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Bob McIntosh: Can an agricultural tenancy exist without a written lease?

Agricultural tenancies can exist without a written lease, in certain circumstances.
Agricultural tenancies can exist without a written lease, in certain circumstances.

In the course of my work, I come across situations where a tenant is occupying land without any form of written lease or agreement.

These are generally long-running arrangements which started with a verbal agreement and have carried on without either party feeling the need to enter into a formal written agreement of any kind.

In such circumstances the tenant often wants to know whether they have, by default, an agricultural tenancy with all the rights and obligations that come with that.

Each case will be different, but the first issue will be whether the land is being used for an agricultural purpose as defined in the legislation.

This often arises where the land is being used to keep horses for recreational purposes.

While not all cases coming to court have resulted in the same decision, it seems to be generally accepted that keeping horses in such circumstances is not an agricultural purpose under the legislation.

This means the tenant, even if the land has been occupied for a long period of time and rent has been paid regularly, does not have an agricultural tenancy and the landlord is likely to be entitled to end the arrangement at a year’s notice.

Land being used to graze horses would not generally be considered land rented out on an agricultural lease.

Where it is clear that the land has been occupied for more than a year (with the landlord’s consent), is being used for an agricultural purpose, rent has been paid regularly, it is clear who the parties to the agreement are and it is clear what land and buildings are included in the arrangement, then it is likely that an agricultural tenancy exists – but on the basis of an unwritten lease.

If the arrangement began before November 27, 2003, then such a tenancy would be a ‘secure tenancy’ under the 1991 Agricultural Holdings (Scotland) Act.

If the arrangement began after this date, it is still possible that an agricultural tenancy may exist but it will not be a secure, 91 Act tenancy, as all new secure tenancies entered into after that date must be constituted in writing before they start and must clearly state that the 91 Act applies.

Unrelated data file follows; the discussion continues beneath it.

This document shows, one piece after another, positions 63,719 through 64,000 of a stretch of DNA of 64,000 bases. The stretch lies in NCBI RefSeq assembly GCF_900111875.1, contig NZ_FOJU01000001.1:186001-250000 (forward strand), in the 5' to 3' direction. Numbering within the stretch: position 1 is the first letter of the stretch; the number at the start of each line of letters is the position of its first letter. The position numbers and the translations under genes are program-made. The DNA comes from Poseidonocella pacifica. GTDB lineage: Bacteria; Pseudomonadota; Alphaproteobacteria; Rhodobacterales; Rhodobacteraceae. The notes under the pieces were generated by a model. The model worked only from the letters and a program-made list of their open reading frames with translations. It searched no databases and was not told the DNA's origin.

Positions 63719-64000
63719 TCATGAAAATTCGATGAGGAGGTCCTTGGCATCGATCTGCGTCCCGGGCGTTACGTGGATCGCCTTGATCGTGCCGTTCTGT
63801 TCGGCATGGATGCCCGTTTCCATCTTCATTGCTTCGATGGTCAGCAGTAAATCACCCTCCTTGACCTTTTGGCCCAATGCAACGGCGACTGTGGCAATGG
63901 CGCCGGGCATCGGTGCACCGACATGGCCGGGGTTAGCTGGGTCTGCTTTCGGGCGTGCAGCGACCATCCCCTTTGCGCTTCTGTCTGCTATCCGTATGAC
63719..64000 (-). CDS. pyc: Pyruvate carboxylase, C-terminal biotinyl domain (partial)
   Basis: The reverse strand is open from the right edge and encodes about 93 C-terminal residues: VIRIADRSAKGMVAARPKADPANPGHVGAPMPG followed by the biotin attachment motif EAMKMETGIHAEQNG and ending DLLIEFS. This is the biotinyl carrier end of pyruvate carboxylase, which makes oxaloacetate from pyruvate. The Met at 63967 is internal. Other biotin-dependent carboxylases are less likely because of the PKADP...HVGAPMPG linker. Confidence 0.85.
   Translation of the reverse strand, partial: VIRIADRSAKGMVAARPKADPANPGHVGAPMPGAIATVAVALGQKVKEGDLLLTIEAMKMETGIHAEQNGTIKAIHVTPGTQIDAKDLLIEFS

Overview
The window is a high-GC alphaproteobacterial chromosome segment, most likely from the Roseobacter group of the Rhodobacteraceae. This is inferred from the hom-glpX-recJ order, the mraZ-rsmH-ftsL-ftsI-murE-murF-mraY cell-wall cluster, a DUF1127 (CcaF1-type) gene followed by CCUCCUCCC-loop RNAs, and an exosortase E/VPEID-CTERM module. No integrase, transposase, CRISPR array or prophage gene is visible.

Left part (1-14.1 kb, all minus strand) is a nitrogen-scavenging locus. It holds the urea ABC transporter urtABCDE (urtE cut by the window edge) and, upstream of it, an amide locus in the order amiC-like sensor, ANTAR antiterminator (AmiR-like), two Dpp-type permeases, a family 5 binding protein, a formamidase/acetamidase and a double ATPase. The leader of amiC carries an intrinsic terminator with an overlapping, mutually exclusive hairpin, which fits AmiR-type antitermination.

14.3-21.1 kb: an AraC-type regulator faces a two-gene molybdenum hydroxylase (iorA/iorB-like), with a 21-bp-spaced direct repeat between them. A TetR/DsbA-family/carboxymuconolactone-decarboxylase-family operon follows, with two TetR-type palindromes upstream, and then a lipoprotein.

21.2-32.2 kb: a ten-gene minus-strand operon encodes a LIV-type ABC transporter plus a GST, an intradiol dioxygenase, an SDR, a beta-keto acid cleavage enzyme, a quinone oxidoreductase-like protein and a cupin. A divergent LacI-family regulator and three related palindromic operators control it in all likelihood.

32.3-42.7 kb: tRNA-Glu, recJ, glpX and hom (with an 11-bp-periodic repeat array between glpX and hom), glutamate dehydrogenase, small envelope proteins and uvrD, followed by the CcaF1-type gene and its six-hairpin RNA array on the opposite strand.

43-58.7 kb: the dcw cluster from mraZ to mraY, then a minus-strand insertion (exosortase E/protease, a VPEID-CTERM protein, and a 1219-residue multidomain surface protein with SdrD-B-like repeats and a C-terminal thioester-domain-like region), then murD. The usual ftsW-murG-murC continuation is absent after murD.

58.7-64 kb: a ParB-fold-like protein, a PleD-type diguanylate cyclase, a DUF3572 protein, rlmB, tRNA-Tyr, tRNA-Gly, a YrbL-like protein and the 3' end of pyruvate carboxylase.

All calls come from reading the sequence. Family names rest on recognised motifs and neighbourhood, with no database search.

In cases where the arrangement began after 27 November 2003, the default position is likely to be a Short Limited Duration Tenancy of no more than five years’ duration.

Where it is clear that a secure agricultural tenancy exists, but there is no written lease, many landlords and tenants are content to continue with that arrangement and the default position with regard to keeping the fixed equipment in good condition is that it is still a joint responsibility.

The landlord is responsible for replacement or renewal and the tenant is responsible for maintenance of the fixed equipment provided by the landlord, natural decay and fair wear and tear excepted.

Prior to November 27 2003 it was possible for the landlord, by means of a post lease agreement (PLA), to transfer responsibility for renewal and replacement to the tenant, but such PLAs are very uncommon in the case of unwritten tenancies.

Where the lack of a written lease can be a problem is when – for reasons related to a rent review, or the new relinquishment and assignation provisions, or the pre-emptive right to buy – it is necessary to determine the exact extent of the leased property.

Farmers wishing to form a written lease agreement are urged to seek legal advice.

Without a written lease this can become a contentious issue and may cause a significant delay in implementing the procedures.

Since some of the transactions involved in, for example, the relinquishment and assignation process, are time-limited, any delay in determining the extent of the leased property could have adverse consequences.

In the case of a secure, 91 Act tenancy, either tenant or landlord can insist on a written lease being prepared but such a lease will only, unless by agreement, contain the basic tenancy rules.

Both parties should therefore be careful to consider whether it is best to let sleeping dogs lie or to embark on a process that might result in disagreement or in one of the parties acquiring unwanted liabilities and responsibilities.

If a lease is to be written, normal practice would be for both parties to commission respective solicitors to represent their interests in drawing up the lease.

One solicitor cannot take responsibility for the interests of both landlord and tenant, and each party is responsible for taking such advice as they wish.

Time should be allowed for both parties to negotiate, agree and understand the terms of the lease, especially where it is agreed that these are more than the basic tenancy rules in the Act.

An eagerness on the part of one party to acquire a lease, perhaps to enable a particular transaction to go ahead, may lead to failure to understand or negotiate appropriate lease terms.

It is not always easy to determine whether an agricultural tenancy exists or to decide whether to ask for a written lease, so any tenant who is concerned about their situation is strongly advised to take legal advice that is appropriate to their own circumstances, as the picture presented in this article is a general one which will not apply in every situation.

Bob McIntosh: Getting to grips with fixed equipment in farm tenancies

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